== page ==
AWARD-winning family firm Angels' Share Glass opened a state-of-the-art glass making studio in Bridge of Allan.

It was all made possible thanks to the contributions of a range of people through a crowdfunding appeal.

Whisky expert and author Charles MacLean cut the ribbon on the new facility of the giftware company and said: “I'm so pleased to have been invited here today to open the studio - this is already a terrific company and the new venture will move it even further forward.

“The glass angels they make are very fun and appealing while the whisky water droppers are so elegant and useful - in my opinion every whisky connoisseur should have at least one of them.

“It’s wonderful to see a small Scottish company doing so well and selling their gifts all over the world.”

Co-founders Tom Young MBE and daughter Karen Somerville will now use the facility to increase production and train a new generation of glassblowers.

The crowdfunding campaign raised £11,000 towards the new studio and extra cash came from the Scottish Microfinance Fund.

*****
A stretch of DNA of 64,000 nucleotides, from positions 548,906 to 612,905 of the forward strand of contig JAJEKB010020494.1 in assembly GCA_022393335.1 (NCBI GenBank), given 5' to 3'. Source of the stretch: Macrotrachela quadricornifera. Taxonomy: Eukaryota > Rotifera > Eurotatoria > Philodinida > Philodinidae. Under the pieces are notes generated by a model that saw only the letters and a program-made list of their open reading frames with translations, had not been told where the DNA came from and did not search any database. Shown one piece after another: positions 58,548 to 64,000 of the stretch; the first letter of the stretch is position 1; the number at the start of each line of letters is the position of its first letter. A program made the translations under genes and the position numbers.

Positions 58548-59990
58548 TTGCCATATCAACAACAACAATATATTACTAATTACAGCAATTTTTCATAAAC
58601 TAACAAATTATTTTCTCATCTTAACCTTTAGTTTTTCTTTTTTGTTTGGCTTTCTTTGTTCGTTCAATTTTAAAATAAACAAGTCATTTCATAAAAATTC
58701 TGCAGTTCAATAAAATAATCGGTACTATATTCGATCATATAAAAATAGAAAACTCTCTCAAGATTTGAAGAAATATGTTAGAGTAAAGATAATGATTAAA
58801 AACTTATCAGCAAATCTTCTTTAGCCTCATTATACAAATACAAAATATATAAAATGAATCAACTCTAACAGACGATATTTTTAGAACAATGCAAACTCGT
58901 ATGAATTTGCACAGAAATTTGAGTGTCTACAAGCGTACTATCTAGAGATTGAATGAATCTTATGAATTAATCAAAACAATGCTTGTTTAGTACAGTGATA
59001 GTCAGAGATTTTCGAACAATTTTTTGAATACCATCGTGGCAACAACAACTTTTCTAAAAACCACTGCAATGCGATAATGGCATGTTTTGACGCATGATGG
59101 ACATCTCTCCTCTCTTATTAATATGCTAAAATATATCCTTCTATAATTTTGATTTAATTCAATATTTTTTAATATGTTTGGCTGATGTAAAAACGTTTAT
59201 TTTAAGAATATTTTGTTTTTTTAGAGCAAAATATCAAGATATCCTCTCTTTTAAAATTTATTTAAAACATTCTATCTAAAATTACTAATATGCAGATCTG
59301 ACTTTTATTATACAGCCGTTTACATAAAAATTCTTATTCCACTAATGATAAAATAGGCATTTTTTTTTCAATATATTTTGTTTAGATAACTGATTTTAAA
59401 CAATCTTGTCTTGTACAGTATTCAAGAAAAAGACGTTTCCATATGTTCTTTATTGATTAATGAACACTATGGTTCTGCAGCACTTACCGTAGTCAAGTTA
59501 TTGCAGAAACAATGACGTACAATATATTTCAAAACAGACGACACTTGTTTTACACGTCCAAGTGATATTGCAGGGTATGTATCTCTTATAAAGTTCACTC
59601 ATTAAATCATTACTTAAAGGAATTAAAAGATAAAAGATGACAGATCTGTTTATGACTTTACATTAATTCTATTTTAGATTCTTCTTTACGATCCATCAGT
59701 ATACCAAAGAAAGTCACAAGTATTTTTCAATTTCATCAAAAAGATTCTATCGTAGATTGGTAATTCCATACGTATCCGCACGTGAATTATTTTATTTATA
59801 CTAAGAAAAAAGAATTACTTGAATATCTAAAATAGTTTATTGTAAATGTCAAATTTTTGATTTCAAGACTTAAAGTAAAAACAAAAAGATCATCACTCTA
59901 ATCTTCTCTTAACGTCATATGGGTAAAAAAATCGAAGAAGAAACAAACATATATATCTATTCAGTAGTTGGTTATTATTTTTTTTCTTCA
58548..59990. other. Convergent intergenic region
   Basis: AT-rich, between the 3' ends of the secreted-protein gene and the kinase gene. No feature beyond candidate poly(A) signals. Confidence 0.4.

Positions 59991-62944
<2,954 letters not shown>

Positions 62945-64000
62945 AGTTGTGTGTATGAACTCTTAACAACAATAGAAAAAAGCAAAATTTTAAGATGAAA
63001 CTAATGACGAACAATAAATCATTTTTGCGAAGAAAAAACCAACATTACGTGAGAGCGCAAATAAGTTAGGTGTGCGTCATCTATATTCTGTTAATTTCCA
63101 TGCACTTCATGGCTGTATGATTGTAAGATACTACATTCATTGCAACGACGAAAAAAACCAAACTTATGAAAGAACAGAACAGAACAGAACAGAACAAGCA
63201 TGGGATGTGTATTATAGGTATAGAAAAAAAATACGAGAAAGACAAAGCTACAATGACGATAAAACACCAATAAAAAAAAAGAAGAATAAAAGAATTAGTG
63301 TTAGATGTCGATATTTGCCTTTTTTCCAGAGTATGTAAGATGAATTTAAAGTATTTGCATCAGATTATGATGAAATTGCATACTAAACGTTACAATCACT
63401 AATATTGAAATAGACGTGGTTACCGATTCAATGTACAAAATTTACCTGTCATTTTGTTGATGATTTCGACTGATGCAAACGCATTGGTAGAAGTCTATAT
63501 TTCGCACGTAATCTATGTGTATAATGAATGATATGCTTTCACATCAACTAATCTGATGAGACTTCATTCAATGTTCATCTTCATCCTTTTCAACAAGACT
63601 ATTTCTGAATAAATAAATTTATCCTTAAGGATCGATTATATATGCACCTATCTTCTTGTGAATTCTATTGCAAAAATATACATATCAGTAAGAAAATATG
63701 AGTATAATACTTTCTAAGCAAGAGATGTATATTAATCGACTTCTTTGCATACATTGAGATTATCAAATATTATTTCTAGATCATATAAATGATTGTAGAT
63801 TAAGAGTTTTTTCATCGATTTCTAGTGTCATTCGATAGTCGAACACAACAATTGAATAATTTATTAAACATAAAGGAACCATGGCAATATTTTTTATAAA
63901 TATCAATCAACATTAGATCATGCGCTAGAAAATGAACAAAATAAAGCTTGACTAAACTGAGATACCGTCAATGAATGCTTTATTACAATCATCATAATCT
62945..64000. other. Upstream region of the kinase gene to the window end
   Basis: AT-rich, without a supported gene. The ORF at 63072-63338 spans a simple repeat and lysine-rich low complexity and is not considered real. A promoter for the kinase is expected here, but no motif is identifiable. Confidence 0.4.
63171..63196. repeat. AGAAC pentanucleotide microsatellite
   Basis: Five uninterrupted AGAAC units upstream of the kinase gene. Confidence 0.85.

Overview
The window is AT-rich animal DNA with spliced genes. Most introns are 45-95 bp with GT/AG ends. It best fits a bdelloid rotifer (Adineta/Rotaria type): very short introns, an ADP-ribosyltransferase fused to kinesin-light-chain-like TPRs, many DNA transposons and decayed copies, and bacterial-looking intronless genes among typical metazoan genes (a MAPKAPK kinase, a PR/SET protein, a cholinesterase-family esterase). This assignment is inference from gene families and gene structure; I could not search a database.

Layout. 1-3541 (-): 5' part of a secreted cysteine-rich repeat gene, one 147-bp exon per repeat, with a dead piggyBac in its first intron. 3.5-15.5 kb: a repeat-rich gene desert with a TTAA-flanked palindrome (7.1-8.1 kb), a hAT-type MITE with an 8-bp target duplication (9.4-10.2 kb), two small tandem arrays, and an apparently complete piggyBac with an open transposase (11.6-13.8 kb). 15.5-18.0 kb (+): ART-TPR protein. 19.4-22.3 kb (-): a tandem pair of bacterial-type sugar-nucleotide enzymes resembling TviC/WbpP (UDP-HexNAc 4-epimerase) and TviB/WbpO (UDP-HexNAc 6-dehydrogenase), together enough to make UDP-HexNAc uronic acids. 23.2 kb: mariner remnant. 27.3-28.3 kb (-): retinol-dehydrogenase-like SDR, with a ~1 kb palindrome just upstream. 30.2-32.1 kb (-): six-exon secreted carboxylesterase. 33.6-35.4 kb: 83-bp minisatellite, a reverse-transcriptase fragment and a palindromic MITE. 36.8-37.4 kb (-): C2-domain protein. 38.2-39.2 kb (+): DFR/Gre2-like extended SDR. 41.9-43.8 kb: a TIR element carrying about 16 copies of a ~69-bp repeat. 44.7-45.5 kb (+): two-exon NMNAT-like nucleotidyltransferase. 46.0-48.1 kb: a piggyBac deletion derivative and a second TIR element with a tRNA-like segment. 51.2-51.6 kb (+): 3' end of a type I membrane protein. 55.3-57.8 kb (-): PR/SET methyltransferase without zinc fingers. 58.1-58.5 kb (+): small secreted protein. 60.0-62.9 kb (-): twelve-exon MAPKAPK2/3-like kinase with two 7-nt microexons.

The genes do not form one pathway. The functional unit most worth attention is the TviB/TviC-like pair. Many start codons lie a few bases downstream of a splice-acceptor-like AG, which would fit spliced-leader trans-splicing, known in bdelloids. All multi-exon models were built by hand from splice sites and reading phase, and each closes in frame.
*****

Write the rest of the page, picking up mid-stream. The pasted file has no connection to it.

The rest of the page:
Stirling Bailie Chris Kane, who was representing the provost's office, said: “It was fascinating to see one of Tom’s legendary angels being blown in the new studio, particularly by new glassblower Bee showing just how well Tom has taught her the secrets of the trade.

“It is testament to Tom – and his daughter Karen – that their creativity and business acumen has taken the journey from Tom’s garden shed to a purpose- built studio in just four years.

“With their products held in such high regard by both the whisky industry and whisky drinkers all over the world, I can’t wait to see what’s next for this Stirling business success story.”

Mr Young, who has been using traditional techniques for 60 years and received his MBE for his services to glass making, added: “Having a new studio with more space for staff to work in means a lot to me.

“It will be a great advantage when it comes to passing glassblowing skills onto a new generation of young glassmakers and making sure we keep the tradition alive.”